Amelia “Amy" Cutsack Trice, 75, passed away on Thursday, July 21, 2011 at Deaconess Medical Center.
A wake was held on Sunday, July 24, 2011, at 5 p.m. in the Kootenai Tribal Hall, with a rosary on Monday evening at 7. A Mass of Christian Burial was held on Tuesday, July 26, 2011, at 11 a.m. at St. Ann's Catholic Church in Bonners Ferry, Idaho. She was buried at St. Michael's Mission Cemetery.
Amy was born on April 26, 1936, in Bonners Ferry, Idaho, to Helen and Baptiste Cutsack.
Although childhood tuberculosis brought Amy sporadically to a sanitarium for treatment, she managed to obtain her education. She went to the Kootenai Tribal School, Chemewa Indian School and Bonners Ferry Public School.
In 1954, Amy married Xavier Aitken with whom she had six children. Although things did not work out with Xavier, Amy found love again with David Trice whom she married in 1969.
When Amy was just 20 years old, she began serving on the Kootenai Tribal Council, first as secretary and later as Chairwoman. She treasured her fellow Kootenais and was a tireless advocate for their well-being.
In 1974, Amy led the Kootenai people into a war against the United States to obtain the resources necessary for the tribe's survival. Her courageous story was told in the documentary, “Idaho's Forgotten War."
Amy was involved in many organizations that promoted women and Indian people's concerns. She was a founding member of Upper Columbia United Tribes (UCUT), received the Women of Color Alliance Breaking Barriers for Women of Color in Idaho Award and the Chairman's Award from the Confederated Salish and Kootenai tribes.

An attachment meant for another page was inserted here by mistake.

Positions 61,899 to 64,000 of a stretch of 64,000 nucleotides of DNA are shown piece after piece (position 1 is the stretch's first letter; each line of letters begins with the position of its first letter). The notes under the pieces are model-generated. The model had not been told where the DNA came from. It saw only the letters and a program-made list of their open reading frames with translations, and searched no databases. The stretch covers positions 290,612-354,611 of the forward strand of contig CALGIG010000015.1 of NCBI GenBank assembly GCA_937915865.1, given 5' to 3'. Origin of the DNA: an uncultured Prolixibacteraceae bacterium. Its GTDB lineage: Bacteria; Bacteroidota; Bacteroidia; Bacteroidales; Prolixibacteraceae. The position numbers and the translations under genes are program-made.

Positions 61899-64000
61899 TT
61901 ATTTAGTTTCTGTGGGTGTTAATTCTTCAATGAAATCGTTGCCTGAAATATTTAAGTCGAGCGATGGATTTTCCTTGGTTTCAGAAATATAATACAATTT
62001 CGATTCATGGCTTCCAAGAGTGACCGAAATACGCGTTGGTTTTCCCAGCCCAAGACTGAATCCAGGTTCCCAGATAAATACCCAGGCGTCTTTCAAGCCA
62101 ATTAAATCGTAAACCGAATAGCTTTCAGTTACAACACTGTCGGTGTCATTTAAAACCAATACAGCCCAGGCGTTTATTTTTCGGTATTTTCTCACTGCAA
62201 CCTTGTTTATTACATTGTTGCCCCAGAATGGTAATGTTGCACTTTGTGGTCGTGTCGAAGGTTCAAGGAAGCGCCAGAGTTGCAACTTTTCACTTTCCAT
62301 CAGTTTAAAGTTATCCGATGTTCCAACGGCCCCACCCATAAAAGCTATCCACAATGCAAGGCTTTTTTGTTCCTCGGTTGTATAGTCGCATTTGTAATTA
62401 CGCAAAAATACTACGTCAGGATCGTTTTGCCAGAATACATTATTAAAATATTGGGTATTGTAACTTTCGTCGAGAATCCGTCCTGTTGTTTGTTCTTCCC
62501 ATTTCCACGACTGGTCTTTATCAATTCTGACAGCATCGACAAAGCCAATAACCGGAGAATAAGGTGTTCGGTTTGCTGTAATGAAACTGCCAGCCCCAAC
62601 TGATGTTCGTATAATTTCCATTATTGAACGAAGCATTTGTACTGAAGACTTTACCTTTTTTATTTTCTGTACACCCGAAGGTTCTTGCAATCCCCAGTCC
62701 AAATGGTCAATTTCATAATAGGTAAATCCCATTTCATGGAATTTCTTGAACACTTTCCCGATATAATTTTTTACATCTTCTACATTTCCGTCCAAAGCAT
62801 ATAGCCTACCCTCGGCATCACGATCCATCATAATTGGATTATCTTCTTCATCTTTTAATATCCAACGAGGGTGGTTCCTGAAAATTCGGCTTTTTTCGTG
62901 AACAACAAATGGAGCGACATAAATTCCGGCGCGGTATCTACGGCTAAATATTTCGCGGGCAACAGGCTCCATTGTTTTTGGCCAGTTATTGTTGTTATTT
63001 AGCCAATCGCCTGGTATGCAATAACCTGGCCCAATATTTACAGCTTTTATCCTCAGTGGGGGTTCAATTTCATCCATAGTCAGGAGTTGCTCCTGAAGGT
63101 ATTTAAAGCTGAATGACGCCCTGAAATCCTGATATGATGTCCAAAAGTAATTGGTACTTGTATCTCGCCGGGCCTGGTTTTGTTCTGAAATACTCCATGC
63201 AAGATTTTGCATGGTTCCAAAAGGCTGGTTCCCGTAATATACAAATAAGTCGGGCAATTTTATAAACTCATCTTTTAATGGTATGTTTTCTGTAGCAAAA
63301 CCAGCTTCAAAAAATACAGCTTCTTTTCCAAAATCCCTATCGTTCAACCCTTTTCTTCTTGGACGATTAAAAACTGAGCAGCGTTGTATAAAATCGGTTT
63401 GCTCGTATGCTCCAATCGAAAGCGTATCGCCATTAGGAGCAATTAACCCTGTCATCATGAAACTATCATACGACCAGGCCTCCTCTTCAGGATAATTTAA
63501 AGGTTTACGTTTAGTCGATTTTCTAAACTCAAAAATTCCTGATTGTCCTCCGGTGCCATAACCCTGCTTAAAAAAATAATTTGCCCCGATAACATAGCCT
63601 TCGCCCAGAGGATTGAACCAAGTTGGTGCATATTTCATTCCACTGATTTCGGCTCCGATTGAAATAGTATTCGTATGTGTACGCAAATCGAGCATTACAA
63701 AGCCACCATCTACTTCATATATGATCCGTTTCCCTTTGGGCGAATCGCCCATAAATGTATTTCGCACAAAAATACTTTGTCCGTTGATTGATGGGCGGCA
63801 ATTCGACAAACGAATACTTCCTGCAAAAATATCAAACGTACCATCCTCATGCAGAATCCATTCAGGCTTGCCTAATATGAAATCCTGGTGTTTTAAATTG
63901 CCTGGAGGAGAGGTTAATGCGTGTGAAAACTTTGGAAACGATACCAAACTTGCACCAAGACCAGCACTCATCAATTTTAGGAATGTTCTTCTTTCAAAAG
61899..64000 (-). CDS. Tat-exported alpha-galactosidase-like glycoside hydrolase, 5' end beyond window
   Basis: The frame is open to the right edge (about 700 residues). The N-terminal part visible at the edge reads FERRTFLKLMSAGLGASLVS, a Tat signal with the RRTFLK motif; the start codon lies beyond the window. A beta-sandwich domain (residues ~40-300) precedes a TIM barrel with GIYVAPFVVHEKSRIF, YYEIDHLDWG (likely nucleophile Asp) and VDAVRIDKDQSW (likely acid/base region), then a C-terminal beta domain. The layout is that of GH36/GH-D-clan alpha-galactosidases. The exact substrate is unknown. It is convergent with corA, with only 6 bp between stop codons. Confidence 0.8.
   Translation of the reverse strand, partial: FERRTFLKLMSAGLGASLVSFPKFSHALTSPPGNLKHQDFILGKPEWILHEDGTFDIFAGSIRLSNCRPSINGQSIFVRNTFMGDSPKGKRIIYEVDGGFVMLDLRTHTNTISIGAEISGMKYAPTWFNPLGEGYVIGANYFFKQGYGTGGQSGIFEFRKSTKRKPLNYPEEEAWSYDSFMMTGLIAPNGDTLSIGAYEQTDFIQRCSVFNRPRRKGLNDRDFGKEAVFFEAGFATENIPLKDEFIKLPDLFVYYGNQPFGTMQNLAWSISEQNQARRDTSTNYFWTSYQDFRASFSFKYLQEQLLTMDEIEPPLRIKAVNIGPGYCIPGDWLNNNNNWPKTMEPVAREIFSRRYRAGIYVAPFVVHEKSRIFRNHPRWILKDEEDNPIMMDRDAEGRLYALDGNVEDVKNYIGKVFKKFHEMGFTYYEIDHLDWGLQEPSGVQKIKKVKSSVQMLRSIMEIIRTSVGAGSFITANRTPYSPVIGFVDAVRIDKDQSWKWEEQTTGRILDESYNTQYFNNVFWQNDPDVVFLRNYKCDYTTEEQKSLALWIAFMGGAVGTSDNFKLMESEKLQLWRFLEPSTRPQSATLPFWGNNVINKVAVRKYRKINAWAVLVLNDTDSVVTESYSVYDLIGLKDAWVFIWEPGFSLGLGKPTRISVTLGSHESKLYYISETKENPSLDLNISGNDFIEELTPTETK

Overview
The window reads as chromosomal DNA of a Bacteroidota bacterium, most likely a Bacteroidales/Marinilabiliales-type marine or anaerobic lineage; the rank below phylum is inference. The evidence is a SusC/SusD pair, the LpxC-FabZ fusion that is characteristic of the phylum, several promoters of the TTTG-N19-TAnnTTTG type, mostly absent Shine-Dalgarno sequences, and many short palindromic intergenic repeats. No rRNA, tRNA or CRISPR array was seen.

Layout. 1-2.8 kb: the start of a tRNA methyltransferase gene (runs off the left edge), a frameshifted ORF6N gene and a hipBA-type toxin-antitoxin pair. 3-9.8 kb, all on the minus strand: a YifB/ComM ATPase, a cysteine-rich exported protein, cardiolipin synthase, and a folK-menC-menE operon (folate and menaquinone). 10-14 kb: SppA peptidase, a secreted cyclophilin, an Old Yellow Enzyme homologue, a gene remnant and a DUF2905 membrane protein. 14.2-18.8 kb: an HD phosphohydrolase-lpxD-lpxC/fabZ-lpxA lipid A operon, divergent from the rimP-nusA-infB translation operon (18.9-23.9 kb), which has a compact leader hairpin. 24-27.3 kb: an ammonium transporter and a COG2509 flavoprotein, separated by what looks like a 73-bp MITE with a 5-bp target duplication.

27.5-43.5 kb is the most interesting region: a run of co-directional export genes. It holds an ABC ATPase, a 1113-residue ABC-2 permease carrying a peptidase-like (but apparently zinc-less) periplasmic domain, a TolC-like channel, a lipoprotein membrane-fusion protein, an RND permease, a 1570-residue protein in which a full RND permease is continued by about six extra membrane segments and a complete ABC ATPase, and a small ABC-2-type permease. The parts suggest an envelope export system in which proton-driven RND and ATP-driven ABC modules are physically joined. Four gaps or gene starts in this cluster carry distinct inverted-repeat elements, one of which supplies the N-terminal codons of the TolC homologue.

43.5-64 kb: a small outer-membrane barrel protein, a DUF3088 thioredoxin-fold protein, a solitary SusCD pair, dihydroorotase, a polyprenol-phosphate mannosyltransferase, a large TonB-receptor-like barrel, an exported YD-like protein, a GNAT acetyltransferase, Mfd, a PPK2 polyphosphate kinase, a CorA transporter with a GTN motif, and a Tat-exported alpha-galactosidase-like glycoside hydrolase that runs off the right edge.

Amy was a member of St. Ann's Catholic Church and belonged to the Altar Society. She took part in cultural exchanges with other women in the church by helping to teach beadwork and learning their sewing techniques.
Amy was known by friends and family for her generosity, always welcoming people into her home. She had a playful spirit and enjoyed a good laugh, especially at what she considered her own silliness.
She loved being on the pow-wow trail where she spent long happy nights playing stick game with friends. In her 60s, she discovered water aerobics and a new community of women whom she befriended.
She was preceded in death by her parents and siblings, Agatha I, Phillip, Sara, Terry, Dominic, Andrew, Maurice and Agatha II.
She is survived by her beloved husband, David Trice; children: Rex Aitken, Mildred Aitken-Rodriguez, Lawrence Aitken, Gary Aitken, Sr, Bernadine Boy Chief, and Robert Aitken, 16 grandchildren and 12 great-grandchildren.